“That’s a cute planter with your tomato plants and zucchini. Check this out, I planted a forest.” He didn’t build a pool, he built pools. Now, for those of you who enjoy work (which you should, and I do) can you imagine how satisfying that work would be. I’m satisfied when I mow a lawn, so I can’t imagine how good it would feel to plant Yosemite. Verse 7:


I bought male and female slaves, and had slaves who were born in my house. I had also great possessions of herds and flocks, more than any who had been before me in Jerusalem. I also gathered for myself silver and gold and the treasure of kings and provinces. I got singers, both men and women, and many concubines, the delight of the sons of man.


He had 40,000 stalls for horses. He had storehouses of treasure. Did you hear verse 8? “I got singers.” That’s what he said, literally, “I got singers.” We get excited about music we download and playlists we make. Solomon would just buy the bands and have them follow him around.


So Solomon did it all. He went lowbrow, he went highbrow. He went irresponsible and then he went responsible. He went unproductive, he went productive. He drank PBR and played cornhole, he drank champagne and played cricket. He did it all.


And now here is the height of his experience, verse 9:


So I became great and surpassed all who were before me in Jerusalem. Also my wisdom remained with me. 10 And whatever my eyes desired I did not keep from them. I kept my heart from no pleasure, for my heart found pleasure in all my toil, and this was my reward for all my toil.


Solomon says “If it felt good, I did it. If I wanted it, I had it.” Remember the 17th century poem quoted by Robin Williams in “Dead Poets Society?”


Gather ye rosebuds while ye may,

Old Time is still a-flying;

And this same flower that smiles today

To-morrow will be dying.


Solomon gathered every rosebud. He seized the day. For most people, that sounds amazing. But listen carefully. Listen to the professor’s conclusion at the end of the experiment, (he said this remember in 1v13-14), here in verse 11:


11 Then I considered all that my hands had done and the toil I had expended in doing it, and behold, all was vanity and a striving after wind, and there was nothing to be gained under the sun.


The Experiment Results


There’s the bitter dose of reality again. He had it all, and at the end of the day, he concludes three things:


All was vanity.

[All was] a striving after the wind.

There was nothing to be gained under the sun.


Now, a lot of people have felt like that. Maybe even you. “I’m not gaining anything. I’m not going anywhere. I’m spinning my wheels. I’m restless. I’m discontent. I’m not satisfied.”


But many people squirm out from underneath that burden by thinking like thisBut, If only…” “If only I had more money; If only I had a different job. If only I had a different spouse. If only this circumstance changed. If only I was successful. If only I was smarter. If only I was more independent. If only people listened to me.”


And here is what Solomon is saying – “Nope. That won’t fix anything. That won’t get you anywhere. You’ll get it, and you’ll still feel empty. You’ll get it and you still won’t be satisfied. You’ll get it, and you’ll still be restless.”


This is the point of what Solomon is saying today – it is NOT in man’s power to gain true satisfaction in anything in this world and this life.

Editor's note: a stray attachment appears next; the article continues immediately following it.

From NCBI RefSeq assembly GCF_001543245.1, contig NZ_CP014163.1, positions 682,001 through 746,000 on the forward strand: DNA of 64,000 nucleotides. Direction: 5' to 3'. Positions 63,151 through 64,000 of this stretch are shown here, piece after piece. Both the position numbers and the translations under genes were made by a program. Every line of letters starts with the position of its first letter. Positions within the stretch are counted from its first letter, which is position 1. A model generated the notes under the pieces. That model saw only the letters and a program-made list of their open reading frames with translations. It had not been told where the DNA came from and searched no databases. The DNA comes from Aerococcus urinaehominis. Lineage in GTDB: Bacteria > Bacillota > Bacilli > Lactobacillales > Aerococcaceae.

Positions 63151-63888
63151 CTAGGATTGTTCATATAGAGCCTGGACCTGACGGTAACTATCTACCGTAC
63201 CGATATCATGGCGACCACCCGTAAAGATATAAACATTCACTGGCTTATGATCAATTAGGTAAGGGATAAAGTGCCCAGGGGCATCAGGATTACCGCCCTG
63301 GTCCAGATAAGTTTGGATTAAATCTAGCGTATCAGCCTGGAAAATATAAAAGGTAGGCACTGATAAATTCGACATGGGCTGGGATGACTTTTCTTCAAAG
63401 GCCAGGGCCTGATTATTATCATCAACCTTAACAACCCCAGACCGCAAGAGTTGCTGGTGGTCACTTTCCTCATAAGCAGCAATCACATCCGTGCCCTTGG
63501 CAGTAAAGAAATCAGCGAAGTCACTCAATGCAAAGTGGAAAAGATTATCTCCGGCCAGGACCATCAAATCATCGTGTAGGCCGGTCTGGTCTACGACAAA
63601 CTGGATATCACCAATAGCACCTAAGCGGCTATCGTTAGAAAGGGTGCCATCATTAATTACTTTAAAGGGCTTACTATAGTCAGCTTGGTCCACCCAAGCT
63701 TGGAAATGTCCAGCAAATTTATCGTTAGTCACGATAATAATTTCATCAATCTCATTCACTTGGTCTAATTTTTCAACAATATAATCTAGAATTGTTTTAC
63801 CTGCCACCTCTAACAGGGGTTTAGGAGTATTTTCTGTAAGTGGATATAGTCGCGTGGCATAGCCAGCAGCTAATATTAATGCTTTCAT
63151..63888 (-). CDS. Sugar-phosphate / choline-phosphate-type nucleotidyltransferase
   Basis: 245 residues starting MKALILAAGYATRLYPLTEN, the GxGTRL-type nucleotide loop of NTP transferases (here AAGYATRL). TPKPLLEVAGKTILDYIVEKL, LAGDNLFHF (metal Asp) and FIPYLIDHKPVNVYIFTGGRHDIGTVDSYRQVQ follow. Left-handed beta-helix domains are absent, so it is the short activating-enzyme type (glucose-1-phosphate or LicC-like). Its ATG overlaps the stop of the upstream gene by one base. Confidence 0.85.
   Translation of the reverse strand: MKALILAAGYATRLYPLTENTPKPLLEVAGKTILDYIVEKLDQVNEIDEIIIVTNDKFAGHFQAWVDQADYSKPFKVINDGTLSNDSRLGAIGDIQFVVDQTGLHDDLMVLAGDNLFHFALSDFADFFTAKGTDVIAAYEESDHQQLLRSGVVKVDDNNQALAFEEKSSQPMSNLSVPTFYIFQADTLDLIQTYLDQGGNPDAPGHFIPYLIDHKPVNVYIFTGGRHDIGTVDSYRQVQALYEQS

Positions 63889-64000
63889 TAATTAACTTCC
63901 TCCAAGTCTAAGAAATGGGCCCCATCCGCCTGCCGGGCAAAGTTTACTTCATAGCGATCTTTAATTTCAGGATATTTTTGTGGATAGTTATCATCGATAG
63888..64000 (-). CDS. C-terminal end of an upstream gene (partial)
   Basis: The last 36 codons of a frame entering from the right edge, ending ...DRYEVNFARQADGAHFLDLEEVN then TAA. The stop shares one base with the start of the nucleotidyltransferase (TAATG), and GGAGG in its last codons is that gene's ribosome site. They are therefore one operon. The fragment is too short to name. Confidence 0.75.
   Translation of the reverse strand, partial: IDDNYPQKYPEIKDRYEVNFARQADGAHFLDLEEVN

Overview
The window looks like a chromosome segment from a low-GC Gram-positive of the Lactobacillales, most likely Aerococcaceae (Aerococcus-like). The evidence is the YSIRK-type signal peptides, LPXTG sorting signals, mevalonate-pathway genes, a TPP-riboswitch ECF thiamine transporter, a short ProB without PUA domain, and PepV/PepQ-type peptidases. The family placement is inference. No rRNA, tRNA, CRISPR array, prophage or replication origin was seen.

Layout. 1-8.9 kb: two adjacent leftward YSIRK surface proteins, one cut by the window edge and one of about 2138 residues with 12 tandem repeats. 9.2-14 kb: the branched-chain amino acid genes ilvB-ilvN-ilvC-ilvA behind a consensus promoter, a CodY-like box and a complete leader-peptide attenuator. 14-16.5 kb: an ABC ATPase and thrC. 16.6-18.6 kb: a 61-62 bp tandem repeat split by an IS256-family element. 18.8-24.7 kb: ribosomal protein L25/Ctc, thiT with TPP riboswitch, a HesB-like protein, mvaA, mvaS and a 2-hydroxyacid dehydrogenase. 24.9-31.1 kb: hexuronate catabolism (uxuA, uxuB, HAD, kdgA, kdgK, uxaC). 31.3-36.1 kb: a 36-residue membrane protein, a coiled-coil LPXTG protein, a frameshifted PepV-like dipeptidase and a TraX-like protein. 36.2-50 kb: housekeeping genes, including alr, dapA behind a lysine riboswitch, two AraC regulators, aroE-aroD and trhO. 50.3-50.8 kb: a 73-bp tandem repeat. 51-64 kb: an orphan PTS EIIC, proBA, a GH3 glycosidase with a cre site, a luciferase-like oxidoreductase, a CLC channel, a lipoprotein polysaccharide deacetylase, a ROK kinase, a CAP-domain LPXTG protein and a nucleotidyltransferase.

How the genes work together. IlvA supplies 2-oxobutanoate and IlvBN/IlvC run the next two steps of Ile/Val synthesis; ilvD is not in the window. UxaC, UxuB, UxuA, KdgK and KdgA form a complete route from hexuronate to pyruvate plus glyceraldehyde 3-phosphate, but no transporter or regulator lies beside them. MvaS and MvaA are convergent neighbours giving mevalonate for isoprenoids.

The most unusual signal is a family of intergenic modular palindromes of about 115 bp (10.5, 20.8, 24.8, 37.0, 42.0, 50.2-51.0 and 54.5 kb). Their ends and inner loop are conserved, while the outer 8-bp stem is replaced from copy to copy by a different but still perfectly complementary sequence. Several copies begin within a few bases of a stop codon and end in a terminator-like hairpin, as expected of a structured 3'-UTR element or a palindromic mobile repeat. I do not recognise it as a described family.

In verse 10, Solomon said he found pleasure –  “my heart found pleasure in all my toil,”  BUT in the end it was fleeting and fraudulent.  He couldn’t escape the vanity. He couldn’t find meaning. He had EVERYTHING and it DID NOT ultimately satisfy.


Conclusion  |  Striving after the wind


In conclusion, what are striving for? Are you trying to find satisfaction and meaning and peace and joy apart from God? Where are you looking?


Work, wisdom, money, success, pleasure, power, comfort, approval, acceptance, independence, education, control, a relationship?


According to the king here, you know what another word for all those things is? Wind. You’re chasing the wind.


In the 4th century, the great theologian Augustine said “Thou hast made us for thyself, O Lord, and our heart is restless until it finds its rest in thee.”


If you’re here today and you’re not a Christian, do you know God? Not the God of your imagination, but the God revealed to us in the Bible. Maybe you know him, but you haven’t given up your self-reliant life and turn to Jesus in faith. Why not this morning?


If you’re here today and you’re a Christian, what are you chasing? What are you pursuing? It should be Christ alone.


Let’s pray.




Regarding communion, Veritas Church welcomes all Christians who are willing to forsake their sin and trust in Jesus Christ for salvation, and who are committed to this or another local church that proclaims the gospel, to receive the Holy Communion with us. We will have people who will serve you from the front. Please empty into the center aisle, come forward and receive the emblems, then return to your seat from the outer aisles, and wait for us to eat and drink together.

The pursuit of pleasure is not the problem. Solomon was seeking pleasure in the wrong place.

[i] Michael A. Eaton, Ecclesiastes: An Introduction and Commentary, vol. 18, Tyndale Old Testament Commentaries (Downers Grove, IL: InterVarsity Press, 1983), 75.


[ii] Douglas Wilson, Joy at the End of the Tether: The Inscrutable Wisdom of Ecclesiastes (Moscow, ID: Canon Press, 1999), 23.